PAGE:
Prateik Babbar sees playing migrant worker in India Lockdown as tribute to Smita Patil: 'Every day, I thought of her'

Published on Nov 29, 2022 06:55 AM IST

Prateik Babbar and Sai Tamhankar talk about playing migrant workers in India Lockdown and how Prateik’s performance is a tribute to mom Smita Patil.

 Pratek Babbar says he thought of mom Smita Patil every day on set while shooting India Lockdown.
Pratek Babbar says he thought of mom Smita Patil every day on set while shooting India Lockdown.

When it was first announced that Prateik Babbar was playing a migrant worker in Madhur Bhandarkar’s upcoming film India Lockdown, many people were taken aback. The actor is known for a more urban image than what people would expect from an actor taking on such a role. But the actor and the filmmaker saw it differently. In conversation with Hindustan Times, Prateik and co-star Sai Tamhankar open up about the challenges of playing migrant workers and how Prateik’s role was an ode to his mother, the late Smita Patil. Also read: Madhur Bhandarkar says people warned him before casting Prateik Babbar in India Lockdown

Prateik Babbar says while people may have doubted his ability to pull off the role, he was never apprehensive. “I completely surrendered to Madhur sir. I have to give him credit and bow down to him for having that conviction because that gave me the confidence to portray this character with the utmost sincerity and honesty,” he says.

The actor says he was invested in the role because of the responsibility it presented to him. He explains, “I was immediately invested because we know the kind of lives these people live. Our heart was already there. I won’t call it pity but it does feel bad to see them go through so many hardships. Both Sai and I were very invested in these characters. It’s a huge responsibility to represent this community. It was essential to present this bitter truth of their lives.”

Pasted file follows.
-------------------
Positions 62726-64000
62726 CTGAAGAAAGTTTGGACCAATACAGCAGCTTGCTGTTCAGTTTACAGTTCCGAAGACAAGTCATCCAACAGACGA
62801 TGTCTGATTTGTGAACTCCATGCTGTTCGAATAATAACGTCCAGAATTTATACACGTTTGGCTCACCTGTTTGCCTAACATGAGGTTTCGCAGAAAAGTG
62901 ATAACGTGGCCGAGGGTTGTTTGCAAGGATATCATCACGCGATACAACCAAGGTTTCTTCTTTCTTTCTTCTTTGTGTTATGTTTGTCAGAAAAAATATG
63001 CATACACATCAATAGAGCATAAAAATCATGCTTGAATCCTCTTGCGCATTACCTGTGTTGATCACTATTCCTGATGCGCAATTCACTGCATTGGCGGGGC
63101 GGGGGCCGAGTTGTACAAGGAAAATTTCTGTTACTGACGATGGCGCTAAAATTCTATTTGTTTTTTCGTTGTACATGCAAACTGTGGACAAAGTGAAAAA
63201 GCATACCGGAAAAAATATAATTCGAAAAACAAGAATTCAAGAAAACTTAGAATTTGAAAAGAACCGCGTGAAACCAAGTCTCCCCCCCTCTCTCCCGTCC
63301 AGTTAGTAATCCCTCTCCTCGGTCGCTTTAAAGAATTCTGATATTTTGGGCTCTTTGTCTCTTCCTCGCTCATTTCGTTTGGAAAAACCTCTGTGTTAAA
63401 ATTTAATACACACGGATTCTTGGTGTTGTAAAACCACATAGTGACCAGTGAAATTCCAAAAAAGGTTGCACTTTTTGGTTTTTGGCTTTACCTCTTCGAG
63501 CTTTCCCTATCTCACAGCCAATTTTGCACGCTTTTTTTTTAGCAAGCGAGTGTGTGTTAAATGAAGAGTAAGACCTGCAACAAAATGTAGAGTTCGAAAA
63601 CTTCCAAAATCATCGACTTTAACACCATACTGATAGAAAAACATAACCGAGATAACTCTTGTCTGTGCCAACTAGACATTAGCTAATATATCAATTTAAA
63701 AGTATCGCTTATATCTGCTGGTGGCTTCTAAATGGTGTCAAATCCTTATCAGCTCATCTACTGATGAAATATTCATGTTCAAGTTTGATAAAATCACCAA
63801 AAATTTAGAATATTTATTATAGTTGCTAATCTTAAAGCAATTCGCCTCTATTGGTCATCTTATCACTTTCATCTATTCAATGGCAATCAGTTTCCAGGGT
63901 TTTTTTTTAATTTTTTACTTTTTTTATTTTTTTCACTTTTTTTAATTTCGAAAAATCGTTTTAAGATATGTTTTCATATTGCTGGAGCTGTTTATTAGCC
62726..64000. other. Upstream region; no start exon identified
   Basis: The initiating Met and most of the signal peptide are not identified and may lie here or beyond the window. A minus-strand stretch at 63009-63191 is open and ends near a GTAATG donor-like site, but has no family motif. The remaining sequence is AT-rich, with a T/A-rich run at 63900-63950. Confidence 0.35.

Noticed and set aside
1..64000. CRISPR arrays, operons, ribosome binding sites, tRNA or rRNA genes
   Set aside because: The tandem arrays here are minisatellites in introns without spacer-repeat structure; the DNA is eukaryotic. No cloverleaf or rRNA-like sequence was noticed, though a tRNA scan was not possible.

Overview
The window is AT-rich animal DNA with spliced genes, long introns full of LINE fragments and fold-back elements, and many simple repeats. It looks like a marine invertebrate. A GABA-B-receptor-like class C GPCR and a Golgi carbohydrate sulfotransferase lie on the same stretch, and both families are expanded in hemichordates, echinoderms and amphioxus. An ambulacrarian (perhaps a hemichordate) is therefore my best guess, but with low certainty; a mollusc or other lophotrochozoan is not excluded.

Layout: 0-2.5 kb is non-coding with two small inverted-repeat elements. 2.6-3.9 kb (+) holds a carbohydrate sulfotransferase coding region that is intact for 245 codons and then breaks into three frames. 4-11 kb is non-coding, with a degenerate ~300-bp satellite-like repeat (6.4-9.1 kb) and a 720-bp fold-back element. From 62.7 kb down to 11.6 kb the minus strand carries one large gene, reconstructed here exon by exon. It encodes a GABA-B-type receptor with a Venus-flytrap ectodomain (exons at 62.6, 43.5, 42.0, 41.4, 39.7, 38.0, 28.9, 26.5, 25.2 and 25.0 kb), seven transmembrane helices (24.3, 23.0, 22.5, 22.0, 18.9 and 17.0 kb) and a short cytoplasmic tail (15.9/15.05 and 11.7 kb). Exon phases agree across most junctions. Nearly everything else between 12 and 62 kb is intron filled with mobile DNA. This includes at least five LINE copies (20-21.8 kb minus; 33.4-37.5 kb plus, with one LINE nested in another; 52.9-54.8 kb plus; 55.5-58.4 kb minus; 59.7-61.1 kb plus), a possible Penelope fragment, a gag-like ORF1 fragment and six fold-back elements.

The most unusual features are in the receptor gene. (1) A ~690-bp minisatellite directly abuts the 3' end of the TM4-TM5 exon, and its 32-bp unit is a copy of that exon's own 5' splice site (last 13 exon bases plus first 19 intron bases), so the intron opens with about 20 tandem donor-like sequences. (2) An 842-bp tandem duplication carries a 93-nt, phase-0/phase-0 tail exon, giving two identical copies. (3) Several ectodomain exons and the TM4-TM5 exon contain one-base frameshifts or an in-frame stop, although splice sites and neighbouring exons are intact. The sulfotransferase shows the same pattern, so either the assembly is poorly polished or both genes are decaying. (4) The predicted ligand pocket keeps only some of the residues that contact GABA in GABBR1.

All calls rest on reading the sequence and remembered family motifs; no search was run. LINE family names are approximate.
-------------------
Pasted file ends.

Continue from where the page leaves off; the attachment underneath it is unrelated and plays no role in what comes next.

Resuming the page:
Sai Tamhankar and Prateik Babbar in a still from Madhur Bhandarkar's India Lockdown.
Sai Tamhankar and Prateik Babbar in a still from Madhur Bhandarkar's India Lockdown.

While the role may be new to his filmography, playing such characters connected to the grassroots was Prateik’s mother Smita Patil’s specialty. Regarded as one of the finest actors in Hindi cinema history, Smita made a name for herself playing such roles in films like Mandi, Manthan, Mirch Masala, etc. Prateik and Madhur both saw India Lockdown as an opportunity for Prateik to pay tribute to her. “I was also extremely invested because the first time I met Madhur sir, he said, ‘Prateik teri maa aise kirdaar nibhaati thi. Tu agar ye jee-jaan se karega to ye tribute ho sakta hai Smita Patil ko (your mother used to play such roles. If you do it with full honesty, it can be a tribute to Smita Patil)’. And I just said, when do we start? Every single day on set, I used to think about her. Every single day! Whatever the outcome of the film be, this character is dedicated to this community and my mother,” says Prateik.

Sai Tamhankar plays a domestic help and Prateik’s character’s wife in the film. She says more than the grueling outdoor schedule, getting into the mindset of the characters posed challenges. “To be very honest, shooting outdoors, having difficulties, or not having the usual comforts that you have is a secondary thing. I think what it did to us mentally is very important. All of us are very privileged people and we had to portray the exact opposite. So, like Prateik said it was a huge responsibility to represent this particular class of society,” she shares.

Sai says that what drew her to the film is how it does not highlight one person’s pain while playing down another’s. “What I like about this film is that you can’t really compare anybody’s sorrow to another person’s. It’s a film about how people faced the challenges they had to face and how they emerged from it,” says Sai.

India Lockdown also stars Shweta Basu Prasad, Aahana Kumra, and Prakash Belawadi. The film releases on Zee5 on December 2.


    Abhimanyu Mathur is an entertainment journalist with Hindustan Times. He writes about cinema, TV, and OTT, churning out interviews, reviews, and good old news stories.

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